Odhikar observed that the actions of the current government were being "dictated less and less by the law", and called on the government to follow the due process of law in cases against corruption suspects, refraining from selective application of the law, and holding independent judicial inquiries into every incident of extrajudicial killing.
The EU was stridently critical of the political turbulence that came to a head in the last few months of 2006. It has continued to emphasise that a return to that situation would "catastrophic." Thus it was silent on the present prevailing political situation.
The EU is Bangladesh’s biggest trade partner, importing 54 percent of its goods. European Commission aid commitments in Bangladesh are the second largest in Asia after Afghanistan. The EU undoubtedly has an interest in the economic and political stability of Bangladesh.
Ravi Nair lamented that to give a gold star to a military-backed administration that has steadily whittled down fundamental rights and effectively clamped down on political activity speaks volumes about the duplicitous nature of the EU’s support and about the hollowness of its international human rights policy.
Bangladesh thus remains a member of the Commonwealth club which sees no incompatibility between Commonwealth principles and the actions of Bangladesh’s present government.
The day before the declaration of emergency, the United Nations Resident Coordinator in Dhaka had warned of repercussions for the deployment of Bangladeshi troops in peacekeeping missions abroad if there was any move towards military rule. There has been no reported suspension of such deployment following the declaration of emergency.
The UN has also failed to respond to individual cases of human rights violations, not even when it concerns one of its own experts. On 13 July 2007, the Office of the UN High Commissioner for Human Rights (OHCHR) stated that it had sought clarification on the condition of Sigma Huda, UN Special Reporter on trafficking of persons, who had been arrested on charges of corruption.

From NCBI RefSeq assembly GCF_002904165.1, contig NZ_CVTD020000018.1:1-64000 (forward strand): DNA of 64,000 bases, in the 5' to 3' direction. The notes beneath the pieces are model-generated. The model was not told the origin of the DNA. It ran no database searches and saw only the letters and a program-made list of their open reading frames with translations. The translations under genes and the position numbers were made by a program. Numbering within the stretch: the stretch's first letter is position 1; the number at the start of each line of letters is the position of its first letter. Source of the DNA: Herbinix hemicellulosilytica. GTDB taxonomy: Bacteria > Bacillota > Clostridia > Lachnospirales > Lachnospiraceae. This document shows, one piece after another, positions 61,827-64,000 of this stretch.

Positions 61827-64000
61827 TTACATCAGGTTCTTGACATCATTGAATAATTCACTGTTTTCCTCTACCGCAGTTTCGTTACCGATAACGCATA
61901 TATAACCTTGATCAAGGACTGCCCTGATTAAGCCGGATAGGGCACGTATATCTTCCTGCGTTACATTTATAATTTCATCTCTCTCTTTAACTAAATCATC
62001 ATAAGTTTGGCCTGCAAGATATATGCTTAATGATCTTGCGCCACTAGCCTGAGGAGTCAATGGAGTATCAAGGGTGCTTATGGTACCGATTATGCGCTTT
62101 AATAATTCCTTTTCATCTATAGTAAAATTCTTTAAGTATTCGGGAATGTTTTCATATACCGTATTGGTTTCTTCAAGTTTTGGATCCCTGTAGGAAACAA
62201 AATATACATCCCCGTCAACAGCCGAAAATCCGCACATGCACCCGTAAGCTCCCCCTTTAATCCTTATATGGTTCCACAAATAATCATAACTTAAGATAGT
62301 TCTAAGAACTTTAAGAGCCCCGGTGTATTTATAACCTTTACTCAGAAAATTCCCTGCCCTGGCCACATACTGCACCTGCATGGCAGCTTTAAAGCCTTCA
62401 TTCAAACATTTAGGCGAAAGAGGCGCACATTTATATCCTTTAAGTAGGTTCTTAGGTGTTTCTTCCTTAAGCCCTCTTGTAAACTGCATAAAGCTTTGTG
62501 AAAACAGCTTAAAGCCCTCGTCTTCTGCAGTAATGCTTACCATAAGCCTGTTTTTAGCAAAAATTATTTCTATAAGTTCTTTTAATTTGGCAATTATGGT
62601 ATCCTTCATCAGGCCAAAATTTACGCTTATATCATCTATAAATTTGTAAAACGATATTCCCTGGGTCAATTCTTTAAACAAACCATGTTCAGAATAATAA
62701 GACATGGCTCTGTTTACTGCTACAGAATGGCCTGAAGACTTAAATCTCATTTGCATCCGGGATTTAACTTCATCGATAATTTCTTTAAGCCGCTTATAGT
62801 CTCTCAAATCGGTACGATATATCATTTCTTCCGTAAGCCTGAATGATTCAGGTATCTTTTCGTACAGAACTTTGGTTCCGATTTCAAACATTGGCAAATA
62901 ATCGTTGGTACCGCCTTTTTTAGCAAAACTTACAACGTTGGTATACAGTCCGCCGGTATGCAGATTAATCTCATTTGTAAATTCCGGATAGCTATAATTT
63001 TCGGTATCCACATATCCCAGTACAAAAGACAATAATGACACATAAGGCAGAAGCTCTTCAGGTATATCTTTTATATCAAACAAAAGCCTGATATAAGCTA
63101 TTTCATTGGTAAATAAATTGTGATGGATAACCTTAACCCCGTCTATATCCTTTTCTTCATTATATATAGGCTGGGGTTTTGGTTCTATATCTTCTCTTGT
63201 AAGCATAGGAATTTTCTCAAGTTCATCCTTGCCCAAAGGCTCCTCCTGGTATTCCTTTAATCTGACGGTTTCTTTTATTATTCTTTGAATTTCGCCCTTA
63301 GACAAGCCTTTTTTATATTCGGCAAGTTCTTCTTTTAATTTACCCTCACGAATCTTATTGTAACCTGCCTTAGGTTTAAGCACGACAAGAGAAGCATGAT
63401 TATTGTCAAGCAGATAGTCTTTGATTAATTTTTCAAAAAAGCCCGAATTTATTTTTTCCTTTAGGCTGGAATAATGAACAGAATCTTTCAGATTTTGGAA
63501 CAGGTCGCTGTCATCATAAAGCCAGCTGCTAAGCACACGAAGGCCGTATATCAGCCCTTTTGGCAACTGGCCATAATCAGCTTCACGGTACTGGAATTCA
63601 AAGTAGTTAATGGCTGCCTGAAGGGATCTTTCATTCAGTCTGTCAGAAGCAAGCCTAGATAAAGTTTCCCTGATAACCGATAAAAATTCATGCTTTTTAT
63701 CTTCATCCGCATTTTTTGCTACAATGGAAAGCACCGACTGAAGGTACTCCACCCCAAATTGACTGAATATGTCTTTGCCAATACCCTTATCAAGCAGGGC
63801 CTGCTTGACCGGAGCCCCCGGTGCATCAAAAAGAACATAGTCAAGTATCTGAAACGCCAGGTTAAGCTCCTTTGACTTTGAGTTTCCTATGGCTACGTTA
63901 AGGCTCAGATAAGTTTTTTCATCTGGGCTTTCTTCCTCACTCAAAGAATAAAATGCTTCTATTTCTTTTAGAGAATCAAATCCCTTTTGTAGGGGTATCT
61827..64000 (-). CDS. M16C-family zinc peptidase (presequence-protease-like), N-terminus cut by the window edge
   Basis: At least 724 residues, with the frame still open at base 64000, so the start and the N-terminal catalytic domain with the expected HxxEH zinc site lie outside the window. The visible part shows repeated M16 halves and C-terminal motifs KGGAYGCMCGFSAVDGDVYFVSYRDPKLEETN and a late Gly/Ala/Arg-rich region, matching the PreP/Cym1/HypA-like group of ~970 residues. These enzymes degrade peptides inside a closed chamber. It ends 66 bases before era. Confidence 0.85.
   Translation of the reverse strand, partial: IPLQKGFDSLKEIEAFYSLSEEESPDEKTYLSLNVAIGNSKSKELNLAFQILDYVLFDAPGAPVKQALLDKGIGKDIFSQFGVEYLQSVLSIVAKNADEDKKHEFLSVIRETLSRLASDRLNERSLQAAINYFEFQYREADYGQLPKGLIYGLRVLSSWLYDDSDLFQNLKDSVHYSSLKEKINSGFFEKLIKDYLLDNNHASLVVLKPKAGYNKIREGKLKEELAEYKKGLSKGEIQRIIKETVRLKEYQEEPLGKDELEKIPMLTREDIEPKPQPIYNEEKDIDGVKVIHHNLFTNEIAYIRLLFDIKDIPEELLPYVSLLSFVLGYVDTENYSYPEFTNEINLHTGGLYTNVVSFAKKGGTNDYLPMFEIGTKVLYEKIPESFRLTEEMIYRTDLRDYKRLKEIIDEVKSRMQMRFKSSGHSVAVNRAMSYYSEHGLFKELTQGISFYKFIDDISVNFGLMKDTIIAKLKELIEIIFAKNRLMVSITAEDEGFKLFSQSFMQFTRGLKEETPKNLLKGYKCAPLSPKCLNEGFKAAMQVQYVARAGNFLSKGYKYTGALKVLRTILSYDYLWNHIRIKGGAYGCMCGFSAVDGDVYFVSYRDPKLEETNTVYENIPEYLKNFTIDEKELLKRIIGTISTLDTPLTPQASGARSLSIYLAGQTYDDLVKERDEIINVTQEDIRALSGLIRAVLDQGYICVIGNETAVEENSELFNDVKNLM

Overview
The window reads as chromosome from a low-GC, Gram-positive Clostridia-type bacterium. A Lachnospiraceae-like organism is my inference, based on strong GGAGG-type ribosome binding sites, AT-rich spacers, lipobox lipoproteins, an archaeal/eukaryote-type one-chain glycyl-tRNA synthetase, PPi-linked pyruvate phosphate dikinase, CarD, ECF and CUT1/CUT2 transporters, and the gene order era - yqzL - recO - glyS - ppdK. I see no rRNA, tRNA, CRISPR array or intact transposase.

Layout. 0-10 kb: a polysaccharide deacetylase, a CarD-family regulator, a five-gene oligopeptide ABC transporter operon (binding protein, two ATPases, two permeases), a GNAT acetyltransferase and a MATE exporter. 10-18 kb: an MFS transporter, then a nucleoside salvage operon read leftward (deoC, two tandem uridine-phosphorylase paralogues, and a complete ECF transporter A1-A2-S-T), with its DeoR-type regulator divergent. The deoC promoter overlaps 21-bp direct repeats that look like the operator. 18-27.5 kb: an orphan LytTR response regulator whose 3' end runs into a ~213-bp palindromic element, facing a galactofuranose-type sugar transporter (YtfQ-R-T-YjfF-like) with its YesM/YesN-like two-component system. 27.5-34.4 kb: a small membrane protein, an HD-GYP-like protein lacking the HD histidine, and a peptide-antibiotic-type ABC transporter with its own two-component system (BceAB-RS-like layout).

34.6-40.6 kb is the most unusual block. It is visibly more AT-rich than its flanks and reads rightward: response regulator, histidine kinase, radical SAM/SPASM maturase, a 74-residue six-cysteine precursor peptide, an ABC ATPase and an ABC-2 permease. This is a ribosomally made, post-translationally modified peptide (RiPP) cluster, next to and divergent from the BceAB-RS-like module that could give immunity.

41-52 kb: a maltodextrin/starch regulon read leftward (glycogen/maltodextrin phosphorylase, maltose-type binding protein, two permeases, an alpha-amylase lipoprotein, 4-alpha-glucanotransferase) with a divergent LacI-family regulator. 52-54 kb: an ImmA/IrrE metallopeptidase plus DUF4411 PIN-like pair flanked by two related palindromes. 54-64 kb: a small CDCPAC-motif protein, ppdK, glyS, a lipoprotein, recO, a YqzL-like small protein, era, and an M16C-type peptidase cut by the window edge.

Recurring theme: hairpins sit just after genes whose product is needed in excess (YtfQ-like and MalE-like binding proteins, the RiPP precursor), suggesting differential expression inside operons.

As with many other high-profile detainees, Ms. Huda’s trial was conducted without due process, eventually culminating in a three-year sentence. She suffers from coronary heart disease, diabetes and chronic renal failure, has not been given adequate medical treatment, and has been denied bail pending disposal of appeals. Her treatment is in gross violation of the UN Standard Minimum Rules for the Treatment of Prisoners.
Following its July 2007 statement, however, the OHCHR has given no indication that it is monitoring the case. It would only be appropriate for the OHCHR to demand that it be kept informed regularly on the status and treatment of one of its own experts. Ms. Huda is not immune from prosecution and the OHCHR was not required to demand Ms. Huda’s release or for special treatment.
It was, however, required to insist that all due process safeguards be followed in Ms. Huda’s trial as well as in the trials of other detainees. It was also required to strongly urge the Bangladesh government that Ms. Huda be provided adequate medical treatment and be considered for bail in view of her poor health.
These international bodies have now pinned their hopes on a putative Human Rights Commission, and on a reorganised Election Commission, which are suffering from "an irretrievable loss of credibility" and that its actions have reinforced "the public suspicion that the commission may be working as an extension of the military-controlled interim government," Ravi Nair added.